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By: Scott Grossman on May 15th, 2016

Resolving Trustee-Beneficiary Tension Can Avoid Litigation

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In many ways, the job of a successor trustee is a difficult one. After the creator of the trust passes away, the successor’s duties and obligations begin. The trustee must manage and protect the assets of the trust while looking out for the best interests of the beneficiaries. Unfortunately, the relationship between the trustee and the beneficiaries is not always positive. There may be many potential sources of tension that exist between the parties. Consequently, understanding how to work through to a solution is crucial to avoiding litigation.

Therefore, as a trustee, it is up to you to try and set a positive tone to the relationship that you have with the trust’s beneficiaries. When tensions arise, consider taking the following steps:

Five Ways to Deal With Trustee-Beneficiary Tension

  1. Open the lines of communication. Requesting face-to-face meetings with beneficiaries allows you and all the other parties to share their feelings and concerns. In many cases, the lawyer assisting with the trust administration can be present to facilitate the session. In many cases, the tension between the trustee and beneficiary may derive from an unrelated personal issue.
  2. As a trustee, try to understand why the beneficiary is upset with your decision making. Additionally, it is important to explain to the beneficiary the factors that are driving your decisions as trustee.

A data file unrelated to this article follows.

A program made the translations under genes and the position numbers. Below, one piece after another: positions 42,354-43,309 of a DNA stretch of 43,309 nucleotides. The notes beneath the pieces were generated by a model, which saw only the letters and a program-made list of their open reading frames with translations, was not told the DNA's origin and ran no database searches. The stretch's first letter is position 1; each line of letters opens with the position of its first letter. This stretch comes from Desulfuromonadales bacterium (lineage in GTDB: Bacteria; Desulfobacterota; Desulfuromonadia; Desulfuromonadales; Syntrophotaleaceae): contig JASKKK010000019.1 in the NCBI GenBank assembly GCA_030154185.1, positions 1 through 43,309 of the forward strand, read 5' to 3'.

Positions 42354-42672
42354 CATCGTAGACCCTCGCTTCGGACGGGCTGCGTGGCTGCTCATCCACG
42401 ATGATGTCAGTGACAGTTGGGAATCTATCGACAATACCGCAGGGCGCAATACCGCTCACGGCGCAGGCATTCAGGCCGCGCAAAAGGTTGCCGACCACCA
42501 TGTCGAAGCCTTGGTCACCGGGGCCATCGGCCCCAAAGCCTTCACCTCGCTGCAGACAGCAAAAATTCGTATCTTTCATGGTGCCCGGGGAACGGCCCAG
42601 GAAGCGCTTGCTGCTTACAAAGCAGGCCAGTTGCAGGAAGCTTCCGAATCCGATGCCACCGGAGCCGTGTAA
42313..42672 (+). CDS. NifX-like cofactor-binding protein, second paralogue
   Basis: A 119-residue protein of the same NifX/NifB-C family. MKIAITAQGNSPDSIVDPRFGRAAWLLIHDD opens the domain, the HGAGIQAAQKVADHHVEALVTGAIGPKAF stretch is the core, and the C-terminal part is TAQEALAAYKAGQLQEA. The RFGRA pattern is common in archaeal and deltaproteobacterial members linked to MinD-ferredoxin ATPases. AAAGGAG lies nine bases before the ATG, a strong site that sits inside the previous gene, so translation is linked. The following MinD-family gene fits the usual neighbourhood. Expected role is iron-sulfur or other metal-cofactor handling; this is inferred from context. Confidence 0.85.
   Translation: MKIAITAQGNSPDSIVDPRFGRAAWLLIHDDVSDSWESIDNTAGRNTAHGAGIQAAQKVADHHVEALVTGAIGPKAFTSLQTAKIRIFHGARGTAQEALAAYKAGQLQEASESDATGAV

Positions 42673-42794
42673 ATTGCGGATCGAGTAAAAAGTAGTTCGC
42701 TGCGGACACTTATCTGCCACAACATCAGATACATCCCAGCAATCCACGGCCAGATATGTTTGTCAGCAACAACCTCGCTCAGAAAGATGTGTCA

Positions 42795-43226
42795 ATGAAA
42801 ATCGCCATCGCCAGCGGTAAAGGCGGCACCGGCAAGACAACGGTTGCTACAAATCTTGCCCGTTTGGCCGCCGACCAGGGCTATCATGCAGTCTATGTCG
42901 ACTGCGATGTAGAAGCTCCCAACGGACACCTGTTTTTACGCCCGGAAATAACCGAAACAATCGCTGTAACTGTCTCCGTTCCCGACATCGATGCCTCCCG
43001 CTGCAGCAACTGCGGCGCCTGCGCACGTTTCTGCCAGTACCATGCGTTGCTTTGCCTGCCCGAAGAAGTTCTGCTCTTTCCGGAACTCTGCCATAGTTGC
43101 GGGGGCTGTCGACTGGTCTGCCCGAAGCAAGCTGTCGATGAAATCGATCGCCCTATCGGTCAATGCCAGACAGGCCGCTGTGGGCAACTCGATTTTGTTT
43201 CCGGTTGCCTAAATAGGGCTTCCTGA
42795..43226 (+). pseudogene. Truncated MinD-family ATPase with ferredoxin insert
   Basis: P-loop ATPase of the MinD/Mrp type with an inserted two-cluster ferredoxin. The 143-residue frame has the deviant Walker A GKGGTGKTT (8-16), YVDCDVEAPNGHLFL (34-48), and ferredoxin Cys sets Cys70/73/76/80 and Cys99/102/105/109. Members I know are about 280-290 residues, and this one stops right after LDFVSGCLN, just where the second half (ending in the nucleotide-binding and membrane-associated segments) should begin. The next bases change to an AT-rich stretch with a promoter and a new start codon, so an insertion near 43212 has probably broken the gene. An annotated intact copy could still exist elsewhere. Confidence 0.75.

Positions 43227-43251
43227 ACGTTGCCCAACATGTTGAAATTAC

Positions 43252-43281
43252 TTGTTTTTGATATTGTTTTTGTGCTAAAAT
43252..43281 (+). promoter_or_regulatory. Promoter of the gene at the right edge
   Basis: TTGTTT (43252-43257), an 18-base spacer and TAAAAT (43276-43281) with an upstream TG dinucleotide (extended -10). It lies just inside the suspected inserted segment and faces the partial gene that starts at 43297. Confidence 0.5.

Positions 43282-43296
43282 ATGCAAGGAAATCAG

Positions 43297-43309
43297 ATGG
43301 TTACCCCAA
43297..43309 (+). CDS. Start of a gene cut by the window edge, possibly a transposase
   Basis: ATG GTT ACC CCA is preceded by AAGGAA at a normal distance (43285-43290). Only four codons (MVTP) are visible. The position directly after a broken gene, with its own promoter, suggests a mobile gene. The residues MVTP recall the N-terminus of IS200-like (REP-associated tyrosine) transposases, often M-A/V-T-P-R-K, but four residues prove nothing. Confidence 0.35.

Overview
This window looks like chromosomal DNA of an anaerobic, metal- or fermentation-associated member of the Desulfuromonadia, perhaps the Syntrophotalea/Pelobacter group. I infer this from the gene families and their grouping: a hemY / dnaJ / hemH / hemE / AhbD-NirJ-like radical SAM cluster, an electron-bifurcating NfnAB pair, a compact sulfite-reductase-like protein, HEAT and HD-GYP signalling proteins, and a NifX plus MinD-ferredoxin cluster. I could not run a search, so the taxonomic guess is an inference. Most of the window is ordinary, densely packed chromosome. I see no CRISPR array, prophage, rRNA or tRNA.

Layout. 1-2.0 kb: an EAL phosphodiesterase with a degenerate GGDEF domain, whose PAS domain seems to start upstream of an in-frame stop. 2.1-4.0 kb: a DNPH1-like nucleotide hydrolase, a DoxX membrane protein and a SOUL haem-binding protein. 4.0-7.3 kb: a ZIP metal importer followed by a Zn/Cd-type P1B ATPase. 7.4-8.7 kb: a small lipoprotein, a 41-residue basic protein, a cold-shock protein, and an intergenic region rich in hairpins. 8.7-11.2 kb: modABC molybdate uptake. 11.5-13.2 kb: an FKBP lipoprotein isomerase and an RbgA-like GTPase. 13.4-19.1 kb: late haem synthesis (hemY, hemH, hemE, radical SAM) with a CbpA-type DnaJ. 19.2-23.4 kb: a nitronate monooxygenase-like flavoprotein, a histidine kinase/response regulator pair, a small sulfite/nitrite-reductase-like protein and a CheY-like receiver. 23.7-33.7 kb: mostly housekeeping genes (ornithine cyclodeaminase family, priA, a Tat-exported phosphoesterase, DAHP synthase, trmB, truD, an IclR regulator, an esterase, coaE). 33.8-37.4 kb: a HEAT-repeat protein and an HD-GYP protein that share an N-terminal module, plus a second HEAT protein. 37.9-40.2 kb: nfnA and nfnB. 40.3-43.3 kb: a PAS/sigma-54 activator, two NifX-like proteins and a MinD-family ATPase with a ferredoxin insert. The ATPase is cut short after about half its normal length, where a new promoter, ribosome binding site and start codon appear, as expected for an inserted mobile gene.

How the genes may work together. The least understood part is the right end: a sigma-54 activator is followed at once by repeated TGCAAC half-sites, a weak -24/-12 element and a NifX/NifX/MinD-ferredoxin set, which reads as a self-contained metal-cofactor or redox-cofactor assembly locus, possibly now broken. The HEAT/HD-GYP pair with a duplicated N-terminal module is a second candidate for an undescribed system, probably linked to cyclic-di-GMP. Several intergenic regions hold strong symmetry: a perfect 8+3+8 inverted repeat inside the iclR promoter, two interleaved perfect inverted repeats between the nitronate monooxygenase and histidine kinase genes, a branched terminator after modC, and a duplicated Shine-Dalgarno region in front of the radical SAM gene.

3. Try to make the beneficiaries feel as though they are part of the trust administration process. Even in cases where the decision isn’t what the beneficiary had hoped for, if they understands the thought process behind the choice and the way that the decision was made, it’s less likely to lead to a dispute. For example, a trustee may be struggling to balance the requirement for treating all beneficiaries equally while also meeting the specific needs of a single beneficiary. If the beneficiaries feel they are part of this decision making process, they may better understand the trustee’s ultimate decision.
  4. Look for compromises whenever possible. The terms of the trust do not always spell out potential solutions. For example, in situations where it would not be beneficial for one beneficiary to receive a distribution but another beneficiary is need of funds to pay a bill, the trustee could consider paying the bill directly and treating it as a loan from the trust.
  5. If all else fails, consider whether the trust may be better served by a different trustee. Most trusts contain provisions to allow trustees to resign and a new successor trustee to be appointed. Some trusts even allow the beneficiaries to appoint the new trustee.

The Takeaway

In conclusion, working with beneficiaries is not always an easy task for trustees. Seek an experienced legal professional for guidance. We have helped many of our previous clients successfully administer trusts. Read some of our client testimonials today on our website.